THE HEART OF THE MATTER
a special program of the National Emergency Medicine Association (NEMA) 

Week: 492.5 Guest: Sheri Rowen, M.D., F.A.C.S. Topic: Cataracts Host: Richard Roeder Producer: Ed Graham

NEMA: This is a discussion about cataracts and their treatment. My guest is ophthalmologist Dr. Sheri Rowen from the Katzen Eye Group in Baltimore, Maryland.

NEMA: Dr. Rowen, what is a cataract?

Rowen: A cataract is the natural lens of the eye that has become cloudy. We have a lens in our eye just like a lens in the camera and with age, it becomes cloudy and hard and when it becomes hard, it cannot move the way it's supposed to. It's supposed to move in shape and size. That's how we can see distance and near. Well, once this happens, it loses its elasticity and cannot move back and forth and also cloudiness occurs and color changes occur in there. Sometimes they get very brown so the colors now are not normal and when you're looking through cloudiness, you see a haze or a glare and it's not a skin that forms over the eye. It's your own natural lens that becomes cloudy.

NEMA: Is the cause of cataracts understood?

Rowen: Not really. We know that it happens with age. We know that some people are born with them. We know that there is a genetic component. Sometimes people get cataracts early on when their parents have. We know that it's related to certain illnesses like diabetes. There's also probably a higher rate of it in association with glaucoma patients. If you're on steroids you can get cataracts so there are some known causes but for the most part, it's an aging change that happens. There's probably a relation with anti oxidant factors, with oxidative factors, free radicals, things like that but they really don't know all of the answers yet.

NEMA: Talk about the difference in the way cataracts were treated in the past and how they're treated nowadays.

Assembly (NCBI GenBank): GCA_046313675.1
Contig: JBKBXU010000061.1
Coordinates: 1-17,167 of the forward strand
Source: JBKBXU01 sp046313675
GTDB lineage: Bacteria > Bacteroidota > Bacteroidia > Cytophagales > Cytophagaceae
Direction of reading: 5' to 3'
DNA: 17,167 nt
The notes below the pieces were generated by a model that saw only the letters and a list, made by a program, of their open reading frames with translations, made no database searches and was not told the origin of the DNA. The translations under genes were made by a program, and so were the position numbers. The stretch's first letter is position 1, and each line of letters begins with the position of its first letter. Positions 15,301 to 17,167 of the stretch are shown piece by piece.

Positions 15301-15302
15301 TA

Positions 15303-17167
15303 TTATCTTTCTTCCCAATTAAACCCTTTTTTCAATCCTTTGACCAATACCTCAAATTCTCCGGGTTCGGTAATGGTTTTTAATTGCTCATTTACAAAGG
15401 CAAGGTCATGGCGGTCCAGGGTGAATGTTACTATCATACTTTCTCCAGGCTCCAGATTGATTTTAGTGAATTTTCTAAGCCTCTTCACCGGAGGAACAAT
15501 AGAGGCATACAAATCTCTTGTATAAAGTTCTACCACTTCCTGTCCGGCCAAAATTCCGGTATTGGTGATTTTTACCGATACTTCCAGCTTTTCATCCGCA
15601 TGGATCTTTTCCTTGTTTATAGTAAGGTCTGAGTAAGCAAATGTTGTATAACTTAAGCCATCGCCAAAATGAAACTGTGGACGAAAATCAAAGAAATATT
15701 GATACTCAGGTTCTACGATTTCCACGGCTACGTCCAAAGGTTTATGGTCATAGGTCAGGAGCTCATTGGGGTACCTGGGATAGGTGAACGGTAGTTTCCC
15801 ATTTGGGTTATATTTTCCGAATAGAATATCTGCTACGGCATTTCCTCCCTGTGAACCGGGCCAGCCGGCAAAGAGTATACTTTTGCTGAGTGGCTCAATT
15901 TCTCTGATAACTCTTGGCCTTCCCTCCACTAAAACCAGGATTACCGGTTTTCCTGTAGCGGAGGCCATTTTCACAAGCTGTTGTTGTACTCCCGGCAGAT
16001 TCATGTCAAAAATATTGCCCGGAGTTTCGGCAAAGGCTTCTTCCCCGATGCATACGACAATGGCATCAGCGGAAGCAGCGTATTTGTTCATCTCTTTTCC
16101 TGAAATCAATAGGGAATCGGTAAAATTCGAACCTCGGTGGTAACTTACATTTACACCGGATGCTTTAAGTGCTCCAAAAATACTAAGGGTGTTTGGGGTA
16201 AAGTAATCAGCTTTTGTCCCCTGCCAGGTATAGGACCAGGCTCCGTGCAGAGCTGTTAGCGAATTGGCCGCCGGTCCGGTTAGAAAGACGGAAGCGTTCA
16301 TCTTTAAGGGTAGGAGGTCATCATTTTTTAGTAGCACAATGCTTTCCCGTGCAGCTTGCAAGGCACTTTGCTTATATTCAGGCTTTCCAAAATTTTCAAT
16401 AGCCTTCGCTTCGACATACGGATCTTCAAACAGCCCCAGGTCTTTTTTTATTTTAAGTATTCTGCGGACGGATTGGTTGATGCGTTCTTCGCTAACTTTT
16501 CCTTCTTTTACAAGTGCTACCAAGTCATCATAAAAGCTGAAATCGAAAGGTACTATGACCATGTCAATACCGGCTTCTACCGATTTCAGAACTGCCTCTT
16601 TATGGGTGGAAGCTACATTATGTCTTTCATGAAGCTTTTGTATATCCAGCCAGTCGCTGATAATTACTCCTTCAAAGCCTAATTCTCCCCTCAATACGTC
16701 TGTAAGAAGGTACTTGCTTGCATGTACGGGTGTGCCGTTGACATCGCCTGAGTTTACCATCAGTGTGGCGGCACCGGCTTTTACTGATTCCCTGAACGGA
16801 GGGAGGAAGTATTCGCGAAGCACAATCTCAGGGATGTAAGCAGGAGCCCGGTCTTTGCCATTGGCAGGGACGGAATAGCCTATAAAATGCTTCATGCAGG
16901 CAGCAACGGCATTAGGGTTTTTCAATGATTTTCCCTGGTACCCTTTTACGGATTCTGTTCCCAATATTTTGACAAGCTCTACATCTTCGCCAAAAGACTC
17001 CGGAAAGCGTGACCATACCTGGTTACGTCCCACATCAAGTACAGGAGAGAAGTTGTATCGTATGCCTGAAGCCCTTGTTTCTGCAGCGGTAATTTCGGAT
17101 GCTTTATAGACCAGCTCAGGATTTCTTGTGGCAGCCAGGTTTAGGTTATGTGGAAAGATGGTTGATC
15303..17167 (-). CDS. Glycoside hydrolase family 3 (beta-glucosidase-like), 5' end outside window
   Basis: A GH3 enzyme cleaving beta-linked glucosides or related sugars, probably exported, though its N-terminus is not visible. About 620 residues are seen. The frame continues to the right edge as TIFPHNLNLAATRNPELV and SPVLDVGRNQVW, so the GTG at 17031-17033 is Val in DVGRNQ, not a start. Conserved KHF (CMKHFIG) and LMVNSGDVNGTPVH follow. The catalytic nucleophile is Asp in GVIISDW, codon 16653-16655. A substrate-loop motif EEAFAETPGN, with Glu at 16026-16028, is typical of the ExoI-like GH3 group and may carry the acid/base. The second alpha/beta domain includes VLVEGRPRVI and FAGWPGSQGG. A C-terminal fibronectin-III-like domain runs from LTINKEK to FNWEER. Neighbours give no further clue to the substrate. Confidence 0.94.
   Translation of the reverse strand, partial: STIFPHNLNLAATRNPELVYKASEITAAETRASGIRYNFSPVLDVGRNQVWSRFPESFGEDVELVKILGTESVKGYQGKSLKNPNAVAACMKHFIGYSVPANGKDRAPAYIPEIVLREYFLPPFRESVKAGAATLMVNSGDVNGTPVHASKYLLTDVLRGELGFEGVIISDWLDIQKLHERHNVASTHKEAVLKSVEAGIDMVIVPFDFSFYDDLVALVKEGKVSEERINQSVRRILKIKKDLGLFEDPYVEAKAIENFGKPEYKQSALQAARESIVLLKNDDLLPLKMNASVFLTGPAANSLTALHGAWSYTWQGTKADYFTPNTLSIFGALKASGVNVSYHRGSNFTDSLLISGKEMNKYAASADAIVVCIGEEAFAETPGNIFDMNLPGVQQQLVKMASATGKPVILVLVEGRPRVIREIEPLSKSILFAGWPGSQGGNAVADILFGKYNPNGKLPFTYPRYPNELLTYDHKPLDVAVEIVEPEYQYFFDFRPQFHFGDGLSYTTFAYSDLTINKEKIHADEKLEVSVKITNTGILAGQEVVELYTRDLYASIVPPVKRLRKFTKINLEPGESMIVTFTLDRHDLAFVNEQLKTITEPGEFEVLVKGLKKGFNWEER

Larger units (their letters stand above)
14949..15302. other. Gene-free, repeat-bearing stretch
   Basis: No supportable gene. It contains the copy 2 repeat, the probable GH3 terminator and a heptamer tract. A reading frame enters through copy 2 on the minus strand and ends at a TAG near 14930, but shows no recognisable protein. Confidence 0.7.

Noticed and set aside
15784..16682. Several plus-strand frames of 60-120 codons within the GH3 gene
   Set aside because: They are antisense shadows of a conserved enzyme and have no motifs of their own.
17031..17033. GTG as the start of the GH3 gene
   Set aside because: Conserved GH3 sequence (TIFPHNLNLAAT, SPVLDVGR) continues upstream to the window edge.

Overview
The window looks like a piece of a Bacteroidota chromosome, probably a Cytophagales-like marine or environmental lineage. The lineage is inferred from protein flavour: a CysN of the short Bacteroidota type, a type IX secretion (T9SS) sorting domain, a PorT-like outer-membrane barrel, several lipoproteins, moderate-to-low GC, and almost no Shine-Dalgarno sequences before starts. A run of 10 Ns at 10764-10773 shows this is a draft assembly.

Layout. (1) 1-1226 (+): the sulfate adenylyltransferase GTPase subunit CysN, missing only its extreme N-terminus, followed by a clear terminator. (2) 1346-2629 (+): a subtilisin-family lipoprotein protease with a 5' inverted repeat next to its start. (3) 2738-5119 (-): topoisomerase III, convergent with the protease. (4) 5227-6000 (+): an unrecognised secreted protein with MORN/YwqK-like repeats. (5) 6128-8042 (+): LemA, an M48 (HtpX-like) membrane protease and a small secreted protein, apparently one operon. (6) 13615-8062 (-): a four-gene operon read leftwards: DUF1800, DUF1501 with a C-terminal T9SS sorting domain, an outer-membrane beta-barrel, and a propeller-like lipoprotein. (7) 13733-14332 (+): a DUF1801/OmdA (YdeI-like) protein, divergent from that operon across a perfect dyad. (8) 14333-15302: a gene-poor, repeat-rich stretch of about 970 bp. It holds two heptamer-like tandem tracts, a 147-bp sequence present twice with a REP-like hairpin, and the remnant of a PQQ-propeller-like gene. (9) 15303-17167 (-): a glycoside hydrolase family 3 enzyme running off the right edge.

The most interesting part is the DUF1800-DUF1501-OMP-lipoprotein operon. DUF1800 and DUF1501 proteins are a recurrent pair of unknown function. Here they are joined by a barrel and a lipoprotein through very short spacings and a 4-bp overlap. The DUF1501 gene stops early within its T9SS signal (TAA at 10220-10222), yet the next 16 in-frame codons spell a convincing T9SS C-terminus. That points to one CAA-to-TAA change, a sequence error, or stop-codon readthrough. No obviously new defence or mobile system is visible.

Rowen: I'd say 20 30 years ago, people were making incisions that encompassed an entire half of the eye which made the eye lose it's integrity. They had to sew it up. In fact, in the '50s and '60s, there wasn't even any suture material that was proper so they laid on their back with sandbags on each side so they couldn't move their head for two weeks. Well now what's happened is our incisions have changed to the point in fact, what I'm doing is a 2 1/2 millimeter incision which is barely a fingernail's width apart and the incision is created without having to dissect a lot of tissue. The incision is made with diamond knives and it's painless and it requires no sutures to heal. This is in terms of what I'm saying the most advanced techniques are. We're using very small incisions. We're using foldable lenses to go in the eye. I'm using no anesthetics other than drops in most of my cases so I don't have to even put any injection or needle around the eye so any problem with that is eliminated and the patient can see immediately after surgery. They don't even have to go home with a patch on.